Your argument against the “best of all world” is not valid. You of course know that a globally optimal solution can involve locally suboptimal subsolutions. So, I consider the existence of cancer not as an inconsistency with Leibniz’ argument.

    You say that time destroys anything. Well, on the first sight, this is true. Vanitas, vanitas! Right? :) But think about it:

    a) Consider two world states A and B, with B after A. A affects B. State B would look different if state A would have looked different. So, a great deal of information that was inherent in A lives on in B. All further states after B are also affected by A (affect is transitive), so A is not really “destroyed” by time. Its information lives on. After very, very many generations of states, it could be that the information of A has been “smeared” beyond recognition, but this must not happen, it depends on the “strength” (or “significance”) of A’s information.

    b) I think it could be that “time” is just a matter of perception. Why do you emphasize of all things time, why not space?

    c) Physically spoken, it is not completely clear what happens with the past. So, may we really assume that every moment gets “destroyed” by time?

    d) Could it be that you mistake free will for omnipotence? Let us assume you are right and time destroys everything, even (and especially) information. Then, maybe, I cannot do what I want because the information I need gets lost. So, no omnipotence for me. (However, this would require huge amounts of information, since time does not destroy all information immediately.) But why couldn’t I want what I want? This is free will. Time destroying everything doesn’t imply my theoretical wishlist is bounded by certain constraints. Maybe it is bounded, sure, but is this because time annihilates everything? If yes, I would like to learn why.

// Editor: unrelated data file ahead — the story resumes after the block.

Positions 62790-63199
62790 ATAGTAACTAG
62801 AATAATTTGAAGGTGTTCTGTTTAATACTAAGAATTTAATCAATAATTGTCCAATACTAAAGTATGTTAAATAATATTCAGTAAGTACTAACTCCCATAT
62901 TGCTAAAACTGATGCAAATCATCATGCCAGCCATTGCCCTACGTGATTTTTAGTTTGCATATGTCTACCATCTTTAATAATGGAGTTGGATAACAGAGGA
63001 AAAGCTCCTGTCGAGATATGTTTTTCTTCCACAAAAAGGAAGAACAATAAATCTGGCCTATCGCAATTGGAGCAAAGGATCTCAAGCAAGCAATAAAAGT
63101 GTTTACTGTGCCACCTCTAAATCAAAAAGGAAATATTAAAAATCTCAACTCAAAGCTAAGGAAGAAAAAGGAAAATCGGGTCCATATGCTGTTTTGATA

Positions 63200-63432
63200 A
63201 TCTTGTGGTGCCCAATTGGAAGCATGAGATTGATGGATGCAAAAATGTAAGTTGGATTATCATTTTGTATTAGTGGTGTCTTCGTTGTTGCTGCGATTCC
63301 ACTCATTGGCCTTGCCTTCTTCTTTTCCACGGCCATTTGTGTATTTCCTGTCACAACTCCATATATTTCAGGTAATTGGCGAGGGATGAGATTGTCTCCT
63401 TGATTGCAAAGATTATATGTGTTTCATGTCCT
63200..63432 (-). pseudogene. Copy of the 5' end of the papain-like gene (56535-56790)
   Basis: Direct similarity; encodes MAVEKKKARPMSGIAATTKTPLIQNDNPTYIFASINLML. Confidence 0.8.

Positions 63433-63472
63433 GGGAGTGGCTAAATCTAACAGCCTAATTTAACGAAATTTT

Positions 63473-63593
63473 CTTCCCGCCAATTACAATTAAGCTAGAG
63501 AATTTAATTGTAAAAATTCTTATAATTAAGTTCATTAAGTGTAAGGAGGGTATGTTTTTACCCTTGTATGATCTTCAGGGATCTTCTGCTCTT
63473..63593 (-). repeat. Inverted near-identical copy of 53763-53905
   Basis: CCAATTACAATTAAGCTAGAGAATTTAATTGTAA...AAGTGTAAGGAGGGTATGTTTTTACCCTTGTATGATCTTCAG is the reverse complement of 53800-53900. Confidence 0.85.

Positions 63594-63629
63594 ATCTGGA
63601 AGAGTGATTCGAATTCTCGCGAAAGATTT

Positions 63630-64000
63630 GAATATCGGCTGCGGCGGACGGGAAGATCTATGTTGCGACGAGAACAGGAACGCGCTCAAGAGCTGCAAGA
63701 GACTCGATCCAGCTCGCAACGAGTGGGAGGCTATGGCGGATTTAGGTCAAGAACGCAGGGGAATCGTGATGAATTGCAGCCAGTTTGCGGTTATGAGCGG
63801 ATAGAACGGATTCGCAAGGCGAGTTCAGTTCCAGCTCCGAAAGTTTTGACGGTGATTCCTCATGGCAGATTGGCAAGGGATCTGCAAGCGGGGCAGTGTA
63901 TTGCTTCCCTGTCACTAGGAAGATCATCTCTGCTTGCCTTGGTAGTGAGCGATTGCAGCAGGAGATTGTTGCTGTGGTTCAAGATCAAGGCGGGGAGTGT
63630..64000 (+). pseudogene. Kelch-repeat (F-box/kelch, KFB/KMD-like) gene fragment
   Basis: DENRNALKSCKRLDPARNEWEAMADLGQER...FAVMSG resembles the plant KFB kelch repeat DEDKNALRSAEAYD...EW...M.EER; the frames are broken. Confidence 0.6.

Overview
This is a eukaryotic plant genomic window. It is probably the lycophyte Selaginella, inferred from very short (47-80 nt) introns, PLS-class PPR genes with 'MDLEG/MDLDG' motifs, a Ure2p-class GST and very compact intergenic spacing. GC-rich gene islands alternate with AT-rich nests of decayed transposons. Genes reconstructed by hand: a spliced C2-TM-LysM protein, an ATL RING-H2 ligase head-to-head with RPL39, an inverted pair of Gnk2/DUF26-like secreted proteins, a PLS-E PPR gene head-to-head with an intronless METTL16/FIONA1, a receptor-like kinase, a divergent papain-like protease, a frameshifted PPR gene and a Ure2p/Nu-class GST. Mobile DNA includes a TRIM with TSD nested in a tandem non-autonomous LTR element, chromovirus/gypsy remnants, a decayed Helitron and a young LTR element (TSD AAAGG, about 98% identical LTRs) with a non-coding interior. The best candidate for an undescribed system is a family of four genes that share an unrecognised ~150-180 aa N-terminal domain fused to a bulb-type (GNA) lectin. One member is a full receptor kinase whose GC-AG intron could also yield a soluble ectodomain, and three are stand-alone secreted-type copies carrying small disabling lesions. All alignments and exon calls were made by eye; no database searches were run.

e) Omnipotence is made impossible by many factors, not just time. But which factors hinder free will? If I think about this, I come to the following conclusion: Consider the class of all wishes W. Now, assume that my will has domain D with D a subclass of W. Even if D is a proper subclass of W, I can freely choose my next wish within D. And even if D is very small — maybe it contains just 2 elements — I can freely choose between them. So, in this sense, my will is free. There are probably wishes I cannot have, since they are not contained in D; in this sense, my will is not free. Hence, if we define “free” by “all elements of W are wishable”, then free will gets hindered by the bounds of this domain D emerging in my brain. Now, the question is: which factors influence D?

    f) In case that the physical world should be deterministic (which would be remarkable …), this doesn’t really matter, since I don’t know the deterministic program. I cannot compute in advance my next wish. From my point of view, my will always appears free.

    If I didn’t understand your point, please correct me :)

  2. The User Says:

    You will get a longer answer later, but about cancer: That is an example, where local optimisation is possible without influencing the global solution, thus the solution was not optimal, not even a local optimum.

  3. The User Says:

    About free will: That is nonsense because there are no choices, there are no causes, there are just events (at most). I think we have talked about it.